Thursday, February 20, 2014

More Quotes From Chapter Two of the End of Apologetics

Here are some quotes from Chapter Two.

One of the serious problems for modern apologetics is that it treats Christianity as if it were an objective "something" (e.g., a set of propositions or doctrines) that can be explained, proven, and cognitively mastered.
Well, Christianity does seem to have some of that, propositions and doctrines, but I am coming around to a belief that Christianity is not one thing but a moving, shape-shifting, adaptive, progressing, thing that is growing and changing with those who live in it.
Kierkegaard's favorite response is to point out that being a Christian is far less a matter of knowing the truth than that of becoming the truth - that is, of being truly rather than thinking truly
Everyone would agree with this.  It seems that one should be able to figure things out mentally.  The Enlightenment inside me would agree with this.  But this statement does not support that.  One can only know the true if one practices truly. There is something about that which rings true.  I can intuit that but I wish I knew better how to put it in words, coming up with a rational explanation for it.
In order to accommodate this, we will need to shift from an epistemological approach to something like a hermeneutical one.
The next quote expands on this.  We have a text and a tradition that we have received.  It is a reality that is here and now.  Myron says that it is the Word from God.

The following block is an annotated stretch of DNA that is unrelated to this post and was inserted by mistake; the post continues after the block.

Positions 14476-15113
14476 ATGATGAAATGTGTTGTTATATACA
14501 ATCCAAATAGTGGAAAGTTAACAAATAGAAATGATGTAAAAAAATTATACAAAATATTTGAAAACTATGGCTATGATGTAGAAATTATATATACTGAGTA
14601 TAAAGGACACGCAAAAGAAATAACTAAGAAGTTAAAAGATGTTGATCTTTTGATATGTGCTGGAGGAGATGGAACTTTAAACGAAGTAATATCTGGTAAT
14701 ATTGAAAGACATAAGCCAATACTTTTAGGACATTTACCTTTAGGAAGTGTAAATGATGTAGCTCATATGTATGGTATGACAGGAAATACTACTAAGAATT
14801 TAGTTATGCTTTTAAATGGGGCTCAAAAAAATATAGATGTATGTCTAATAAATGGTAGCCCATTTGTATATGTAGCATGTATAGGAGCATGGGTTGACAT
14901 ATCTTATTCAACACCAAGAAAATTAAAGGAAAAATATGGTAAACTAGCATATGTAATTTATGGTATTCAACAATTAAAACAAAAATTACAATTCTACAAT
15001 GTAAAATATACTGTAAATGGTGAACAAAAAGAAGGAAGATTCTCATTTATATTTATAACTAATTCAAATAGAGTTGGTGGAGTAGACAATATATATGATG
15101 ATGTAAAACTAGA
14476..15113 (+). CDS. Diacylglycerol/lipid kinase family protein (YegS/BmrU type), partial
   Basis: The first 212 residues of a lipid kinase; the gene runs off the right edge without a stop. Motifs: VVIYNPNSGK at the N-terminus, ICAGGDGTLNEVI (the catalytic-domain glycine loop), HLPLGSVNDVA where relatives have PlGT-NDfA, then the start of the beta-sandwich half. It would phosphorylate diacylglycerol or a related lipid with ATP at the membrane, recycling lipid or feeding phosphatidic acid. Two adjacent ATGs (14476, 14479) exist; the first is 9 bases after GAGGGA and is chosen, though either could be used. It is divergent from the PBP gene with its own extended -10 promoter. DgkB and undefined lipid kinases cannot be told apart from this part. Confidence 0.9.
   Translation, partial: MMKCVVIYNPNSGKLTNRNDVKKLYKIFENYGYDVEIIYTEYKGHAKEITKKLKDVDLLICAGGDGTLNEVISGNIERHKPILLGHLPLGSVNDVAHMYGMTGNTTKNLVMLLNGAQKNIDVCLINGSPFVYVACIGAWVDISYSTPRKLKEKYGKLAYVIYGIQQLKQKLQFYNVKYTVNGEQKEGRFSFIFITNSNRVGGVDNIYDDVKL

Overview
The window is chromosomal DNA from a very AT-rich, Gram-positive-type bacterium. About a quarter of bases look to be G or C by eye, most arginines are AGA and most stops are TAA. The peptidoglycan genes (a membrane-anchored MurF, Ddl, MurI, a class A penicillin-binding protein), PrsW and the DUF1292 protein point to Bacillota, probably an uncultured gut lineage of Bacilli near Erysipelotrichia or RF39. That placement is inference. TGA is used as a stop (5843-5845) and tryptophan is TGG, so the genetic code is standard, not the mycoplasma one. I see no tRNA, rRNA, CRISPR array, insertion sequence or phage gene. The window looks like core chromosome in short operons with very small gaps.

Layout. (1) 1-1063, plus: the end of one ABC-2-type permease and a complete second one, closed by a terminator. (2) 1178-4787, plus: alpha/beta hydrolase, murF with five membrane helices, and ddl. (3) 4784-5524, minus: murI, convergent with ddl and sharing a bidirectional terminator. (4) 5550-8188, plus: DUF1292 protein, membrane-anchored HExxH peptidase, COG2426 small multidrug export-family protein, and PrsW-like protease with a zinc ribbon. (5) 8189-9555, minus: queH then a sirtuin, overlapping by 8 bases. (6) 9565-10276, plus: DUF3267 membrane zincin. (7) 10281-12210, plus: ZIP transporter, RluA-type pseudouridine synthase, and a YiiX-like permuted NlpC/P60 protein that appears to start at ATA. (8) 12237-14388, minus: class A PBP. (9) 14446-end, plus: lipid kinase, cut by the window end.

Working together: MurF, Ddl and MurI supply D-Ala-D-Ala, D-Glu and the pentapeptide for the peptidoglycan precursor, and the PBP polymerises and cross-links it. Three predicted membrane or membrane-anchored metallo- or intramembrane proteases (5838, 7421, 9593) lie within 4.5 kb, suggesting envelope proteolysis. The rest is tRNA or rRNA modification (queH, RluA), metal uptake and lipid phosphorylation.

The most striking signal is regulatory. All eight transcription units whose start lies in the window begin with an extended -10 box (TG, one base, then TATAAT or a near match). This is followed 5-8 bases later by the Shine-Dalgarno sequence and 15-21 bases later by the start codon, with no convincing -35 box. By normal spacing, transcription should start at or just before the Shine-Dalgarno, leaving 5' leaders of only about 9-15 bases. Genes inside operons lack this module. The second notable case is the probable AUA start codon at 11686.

The pressing issue is not solving an abstract set of theoretical problems but interpreting the symbols and texts of a received tradition in order to understand their meaning and significance in relation to a concrete set of problems and exigencies that we encounter.
This is how many Jewish thinkers have approached the scriptures through the centuries and that now makes a lot more sense to me than it did when I was younger.
Reason is useful to us when employed to understand where and how we live, but is "suspended" (or limited) in this paradigm, as it does not plumb the depths of reality, nor is it capable of functioning as a context-free judge or standard for human belief and action.
Important to the developing narrative in Myron's book is that "reason" is limited.  It has a gaping wound. He says in one place.
We are in some respects, then, caught between the rock of modernity and the hard place of the premodern worldview.  Premodernity, with its hierarchical universe and naive picture of the world, is simply no longer viable, but we are also far too aware of the problems of the modern paradigm to find its program tenable.  A shift to a hermeneutical approach to Christian faith, like the kind I propose, carefully negotiates faith in reference to the texts and traditions out of which we hear the apostles and prohets speak.

Next to chapter 3

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